Another winter with polluted air

As the winter season approaches, the citizens of Pristina will face high air pollution again this year. The Kosovar capital has often been listed in the list of countries with the most polluted air in the world over the past years.
The biggest polluter is the Kosovo Energy Corporation that supplies the entire state with electricity, which is produced from coal and is located a few kilometers from Pristina.

The situation worsens even more in the situation where the energy crisis has become one of the biggest problems. With high prices, citizens are forced to provide heating by burning coal, wood and other materials, which contribute to the reduction of air quality.

Emin Islami, 58 years old who lives in Pristina, says that during the winter season he is obliged to move to the village, otherwise he says that he ends up in the hospital as a result of a chronic illness from which he suffers.

“The air is very dirty in Pristina, especially in the winter season. We have Obiliq nearby, cars, coal. I am chronically ill myself. Personally, I go to the village of Dyz, where I come from, in the winter. Only when I have to because of work, otherwise I leave because of the air, because it is unbearable and I end up in the hospital”, he says to Radio Free Europe.

Islam calls on institutions to find solutions so that this situation does not repeat itself every year.

Besfort Kosova, from the regional initiative Balkan Green Foundation, says that the air quality is very low due to many factors, such as heating with solid materials.

It explains how the microscopic particles released from the burning of materials used for heating in Kosovo affect the health of citizens.

“These (substances), which burn in stoves, which citizens have for heating, release pollutants into the atmosphere, especially PM 2.5, PM 10. These are fine particles, which enter the internal system of the human body and cause different problems and from which it is extremely difficult to protect”, says Kosova.

Pulmonologist Flamur Marku, talking about the health complications caused by polluted air, also gives advice on individual measures that can be taken in order to reduce the damage caused by pollution.

“Those particles, the pollution that is released, create big obstacles, especially in the respiratory tract, where there is a worsening of existing diseases such as bronchitis, chronic obstructive diseases, lung diseases or even bronchial asthma”, says Marku.

He adds that in frequent cases it happens that these patients also need hospitalization to receive additional oxygen.

“It should be added here that not only the existing cases worsen, but we also have an increase in new cases, even patients at a young age show problems, especially respiratory problems”, he says.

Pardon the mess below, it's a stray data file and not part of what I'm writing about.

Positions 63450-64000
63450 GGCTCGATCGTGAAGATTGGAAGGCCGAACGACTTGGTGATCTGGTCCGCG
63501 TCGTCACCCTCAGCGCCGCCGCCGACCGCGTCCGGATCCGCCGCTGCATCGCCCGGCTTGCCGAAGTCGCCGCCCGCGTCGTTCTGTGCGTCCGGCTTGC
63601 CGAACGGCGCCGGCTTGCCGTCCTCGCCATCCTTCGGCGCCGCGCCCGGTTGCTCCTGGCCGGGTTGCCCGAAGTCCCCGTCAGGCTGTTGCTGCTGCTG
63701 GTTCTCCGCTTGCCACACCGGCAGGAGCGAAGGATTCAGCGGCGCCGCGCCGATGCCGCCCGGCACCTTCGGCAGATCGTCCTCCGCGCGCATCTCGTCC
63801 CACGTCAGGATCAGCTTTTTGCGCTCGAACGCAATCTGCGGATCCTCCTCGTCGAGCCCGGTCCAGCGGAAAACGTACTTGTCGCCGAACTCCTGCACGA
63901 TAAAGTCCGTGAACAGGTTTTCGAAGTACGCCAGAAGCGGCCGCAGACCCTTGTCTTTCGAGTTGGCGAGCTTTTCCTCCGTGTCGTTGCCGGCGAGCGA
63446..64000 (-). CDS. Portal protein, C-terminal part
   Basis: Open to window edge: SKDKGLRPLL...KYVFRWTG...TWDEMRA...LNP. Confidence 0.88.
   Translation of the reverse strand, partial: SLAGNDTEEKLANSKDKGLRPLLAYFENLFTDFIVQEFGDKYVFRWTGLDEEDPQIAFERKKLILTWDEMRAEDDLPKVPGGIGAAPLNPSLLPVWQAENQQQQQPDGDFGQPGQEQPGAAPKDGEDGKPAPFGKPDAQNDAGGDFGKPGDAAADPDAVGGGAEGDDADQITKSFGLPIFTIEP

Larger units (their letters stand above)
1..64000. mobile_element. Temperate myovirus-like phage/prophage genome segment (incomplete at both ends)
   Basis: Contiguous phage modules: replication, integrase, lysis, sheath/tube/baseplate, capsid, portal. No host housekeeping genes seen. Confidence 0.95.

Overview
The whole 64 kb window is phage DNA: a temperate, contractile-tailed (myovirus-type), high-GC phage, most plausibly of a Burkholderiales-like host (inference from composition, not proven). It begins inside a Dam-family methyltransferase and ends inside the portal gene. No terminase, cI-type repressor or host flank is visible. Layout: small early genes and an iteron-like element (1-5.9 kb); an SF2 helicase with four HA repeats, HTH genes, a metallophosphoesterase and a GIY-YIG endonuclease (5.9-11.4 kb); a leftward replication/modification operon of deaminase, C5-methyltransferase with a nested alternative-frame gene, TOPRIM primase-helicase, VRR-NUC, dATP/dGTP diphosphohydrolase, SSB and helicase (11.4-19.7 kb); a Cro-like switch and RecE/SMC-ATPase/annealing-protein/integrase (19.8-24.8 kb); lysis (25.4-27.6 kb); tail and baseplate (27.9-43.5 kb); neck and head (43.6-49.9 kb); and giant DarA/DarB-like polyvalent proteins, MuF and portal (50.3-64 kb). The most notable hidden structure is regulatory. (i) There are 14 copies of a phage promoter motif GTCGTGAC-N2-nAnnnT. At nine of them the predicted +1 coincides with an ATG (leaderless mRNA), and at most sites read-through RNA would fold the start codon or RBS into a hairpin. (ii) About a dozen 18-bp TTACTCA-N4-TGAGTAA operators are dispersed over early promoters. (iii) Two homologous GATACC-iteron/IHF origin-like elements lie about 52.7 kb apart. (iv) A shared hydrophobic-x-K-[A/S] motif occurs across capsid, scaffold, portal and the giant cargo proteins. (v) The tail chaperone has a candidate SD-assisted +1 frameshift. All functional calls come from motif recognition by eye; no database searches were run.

The largest number of patients with complications caused by polluted air is in the period from the beginning of November to March, when fuels are mostly used for heating.

“Our advice to these patients is that they should avoid peak pollution, such as morning and evening hours. But, if they definitely have the movement at those times, then they should wear masks or even use the scarf for protection”, says Marku.

Until 2018, the Kosovo Energy Corporation gave coal as a gift to its workers. In 2018, the Ministry of Economic Development decided to stop giving coal as a gift to KEK workers.

Recently, the Minister of Economy, Artane Rizvanolli, has emphasized that she has repealed this decision, so that the workers can be helped in overcoming the crisis.

Among the biggest air polluters in Kosovo are vehicles, especially the older ones. Although not in frequent cases, the use of electric cars has started.

Fidan Hallaqi, who runs a business with taxi services in Pristina, operates with 20 100% electric cars. Although as a contributor to maintaining air quality, he says he is not exempt from any taxes from the state.

“Despite the initiatives we have undertaken either with the Ministry of Infrastructure or at the municipal level, there has been no support. As a company, we have covered all the expenses ourselves until the change or increase in the capacity of the transformers due to the need for filling stations with higher capacity”, says Hallaqi for Radio Free Europe.

According to Besfort Kosovo, a very important measure is raising awareness of the danger caused by low air quality and the ways in which citizens can contribute to improving this quality.

“One of the best ways would be, where possible, to use efficient equipment such as heat pumps or air conditioners, which have lower operating costs, apart from the investment for their installation.”